One issue at the emergency room, built in 1974, is with unexpected emergencies and room for staff to maneuver under hectic conditions.

The emergency room at St. Alexius Devils Lake Hospital was built in 1974 and the hospital is currently raising funds for a significant upgrade.

One problem now, according to radiologist Dr. Richard Johnson, is that patients don’t enjoy basic privacy considerations due to cramped conditions in the ER.

“In medicine, that’s one of the priorities, that what you have going on in your family is your business,” Johnson said. “We have three stalls here with curtains between them. Maybe you’re pregnant, or your 15-year-old daughter is pregnant. It’s just not right.”

In Johnson’s view, staff sometimes struggles to comply with HIPAA laws that govern patient privacy due to the limited space. Patients and others can often easily overhear private medical conversations.

Another issue is with unexpected emergencies and room for staff to maneuver under hectic ER conditions.

“I remember coming in here about five years ago, and there was a big fight - baseball bats, tire irons, two families - and they were in the hallway,” Johnson said. “People were carrying it in from the street, there were cops standing there, X-ray techs were trying to get someone who’s been knocked out with a tire iron in to get a scan, other guys were trying to get into the lab. It was just a nightmare.”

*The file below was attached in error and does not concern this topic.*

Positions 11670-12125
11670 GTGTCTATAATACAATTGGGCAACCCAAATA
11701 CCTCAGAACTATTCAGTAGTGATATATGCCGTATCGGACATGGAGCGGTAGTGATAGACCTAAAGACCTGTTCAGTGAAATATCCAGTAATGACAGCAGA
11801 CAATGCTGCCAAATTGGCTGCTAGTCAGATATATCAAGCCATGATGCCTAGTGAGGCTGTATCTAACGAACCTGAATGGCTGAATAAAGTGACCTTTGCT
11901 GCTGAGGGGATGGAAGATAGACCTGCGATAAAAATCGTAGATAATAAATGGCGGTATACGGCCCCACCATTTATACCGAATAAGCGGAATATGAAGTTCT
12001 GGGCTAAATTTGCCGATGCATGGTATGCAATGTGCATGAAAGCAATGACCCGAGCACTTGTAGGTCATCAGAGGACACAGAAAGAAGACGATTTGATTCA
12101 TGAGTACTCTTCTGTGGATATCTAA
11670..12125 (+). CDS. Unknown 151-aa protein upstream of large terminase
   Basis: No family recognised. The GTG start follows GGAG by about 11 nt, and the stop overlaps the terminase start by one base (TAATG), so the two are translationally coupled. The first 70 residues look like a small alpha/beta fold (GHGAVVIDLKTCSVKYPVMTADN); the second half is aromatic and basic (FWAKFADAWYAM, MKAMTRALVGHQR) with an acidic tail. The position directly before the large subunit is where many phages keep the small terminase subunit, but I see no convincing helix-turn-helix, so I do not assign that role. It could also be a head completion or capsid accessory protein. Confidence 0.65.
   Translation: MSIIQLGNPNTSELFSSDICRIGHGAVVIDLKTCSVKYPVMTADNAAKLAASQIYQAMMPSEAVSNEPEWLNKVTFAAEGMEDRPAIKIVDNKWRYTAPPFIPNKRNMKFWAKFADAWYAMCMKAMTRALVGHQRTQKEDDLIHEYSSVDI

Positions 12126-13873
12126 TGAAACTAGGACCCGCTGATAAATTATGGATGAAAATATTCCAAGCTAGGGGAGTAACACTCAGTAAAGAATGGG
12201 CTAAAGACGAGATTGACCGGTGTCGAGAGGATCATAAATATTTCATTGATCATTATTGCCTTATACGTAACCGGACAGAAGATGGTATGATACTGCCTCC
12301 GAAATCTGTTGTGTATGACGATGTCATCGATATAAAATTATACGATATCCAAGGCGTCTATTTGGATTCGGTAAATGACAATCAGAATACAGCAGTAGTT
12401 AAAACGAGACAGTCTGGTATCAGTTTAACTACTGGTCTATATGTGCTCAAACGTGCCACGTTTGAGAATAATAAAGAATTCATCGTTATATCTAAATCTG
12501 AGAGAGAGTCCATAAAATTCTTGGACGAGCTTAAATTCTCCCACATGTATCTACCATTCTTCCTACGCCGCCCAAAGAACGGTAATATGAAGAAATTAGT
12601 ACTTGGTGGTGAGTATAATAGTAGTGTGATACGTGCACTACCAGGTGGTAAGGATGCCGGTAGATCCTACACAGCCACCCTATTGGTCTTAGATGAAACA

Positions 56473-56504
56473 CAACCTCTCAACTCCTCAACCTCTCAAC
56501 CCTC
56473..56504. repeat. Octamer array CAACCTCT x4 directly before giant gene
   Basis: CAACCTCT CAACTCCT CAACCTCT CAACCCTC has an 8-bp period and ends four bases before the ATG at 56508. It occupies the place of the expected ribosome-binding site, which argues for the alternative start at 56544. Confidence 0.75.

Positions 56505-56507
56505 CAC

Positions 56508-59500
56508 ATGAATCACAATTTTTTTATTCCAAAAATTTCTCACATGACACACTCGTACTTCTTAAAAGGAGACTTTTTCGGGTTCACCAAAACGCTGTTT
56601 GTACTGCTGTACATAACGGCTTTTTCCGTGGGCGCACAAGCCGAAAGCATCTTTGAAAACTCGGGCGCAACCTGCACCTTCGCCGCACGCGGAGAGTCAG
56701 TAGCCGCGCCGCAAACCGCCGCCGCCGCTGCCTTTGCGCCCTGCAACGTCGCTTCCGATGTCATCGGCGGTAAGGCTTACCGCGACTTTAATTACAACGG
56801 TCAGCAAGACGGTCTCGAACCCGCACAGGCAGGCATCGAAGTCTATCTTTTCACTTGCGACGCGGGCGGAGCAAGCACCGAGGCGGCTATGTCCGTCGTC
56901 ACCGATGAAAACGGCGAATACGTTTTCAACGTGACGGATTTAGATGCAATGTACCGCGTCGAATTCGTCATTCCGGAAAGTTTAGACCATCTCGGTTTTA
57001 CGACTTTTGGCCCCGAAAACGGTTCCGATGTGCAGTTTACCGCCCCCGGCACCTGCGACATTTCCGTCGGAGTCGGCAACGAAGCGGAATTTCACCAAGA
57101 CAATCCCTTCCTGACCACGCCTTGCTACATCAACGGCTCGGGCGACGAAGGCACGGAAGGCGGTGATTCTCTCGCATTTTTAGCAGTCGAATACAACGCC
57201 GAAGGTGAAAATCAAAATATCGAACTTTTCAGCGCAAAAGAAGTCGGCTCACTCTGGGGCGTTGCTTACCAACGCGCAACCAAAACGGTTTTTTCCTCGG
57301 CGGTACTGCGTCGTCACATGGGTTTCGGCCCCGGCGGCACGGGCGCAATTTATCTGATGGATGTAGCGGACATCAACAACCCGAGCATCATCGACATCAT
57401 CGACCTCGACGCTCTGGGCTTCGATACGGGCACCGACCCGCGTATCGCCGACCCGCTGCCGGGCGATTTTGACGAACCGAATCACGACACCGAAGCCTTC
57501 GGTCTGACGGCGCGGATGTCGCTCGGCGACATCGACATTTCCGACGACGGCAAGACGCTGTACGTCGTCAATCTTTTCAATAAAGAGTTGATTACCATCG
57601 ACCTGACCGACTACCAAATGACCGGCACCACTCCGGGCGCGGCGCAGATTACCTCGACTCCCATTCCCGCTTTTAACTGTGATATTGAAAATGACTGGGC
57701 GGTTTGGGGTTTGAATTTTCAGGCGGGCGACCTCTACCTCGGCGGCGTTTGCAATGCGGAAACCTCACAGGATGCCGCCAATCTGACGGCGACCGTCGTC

St. Alexius Devils Lake President Andy Lankowicz, who is taking the lead on the project, says that a more spacious and technologically advanced emergency room is necessary for a growing community such as Devils Lake and the Lake Region.

“We aren’t anticipating increased demand because of it, but Devils Lake has a stable business climate and it has growth, unlike a lot of other communities,” Lankowicz said. “People don’t want to go outside of the community to get care. So, by bringing the ER up to the current state of technology, you recruit and retain staff, and that results in a positive synergy.”

Cost

The fundraising for the project is planned in two phases. Phase I is the community fundraising aspect, and the hospital hopes to raise $279,750 during that push. Those funds will be used for an updated physical therapy facility, though Lankowicz stressed that the physical therapy aspect is not the main focus.

A recent fundraiser netted $50,000 towards the project.

The second phase involves convincing CHI St. Alexius to fund the new emergency room. Johnson is confident that his hospital has the credentials and the community support to get it done.

“CHI has something like 70 hospitals all over the country, and this is one of the top ones as far as productivity. So we’re in the black, we’re doing well, we’re solid,” Johnson said.

“We’re also solid in the community,” he added. “We’ve got a lot going on, so we want to get this (ER) up to where it should be, and I think there are a lot of people who want to do that, too.”

The total cost of the project is estimated at about $1.4 million, and Lankowicz is hopeful that it will be done within five years.

He also said that the community portion of the project is all donation-based while ensuring that the project will be seen through.

“We aren’t asking for any tax revenue. This is all funded through donations and internal capital,” Lankowicz said.

“This will happen,” he continued. “It’s just a matter of how quickly.”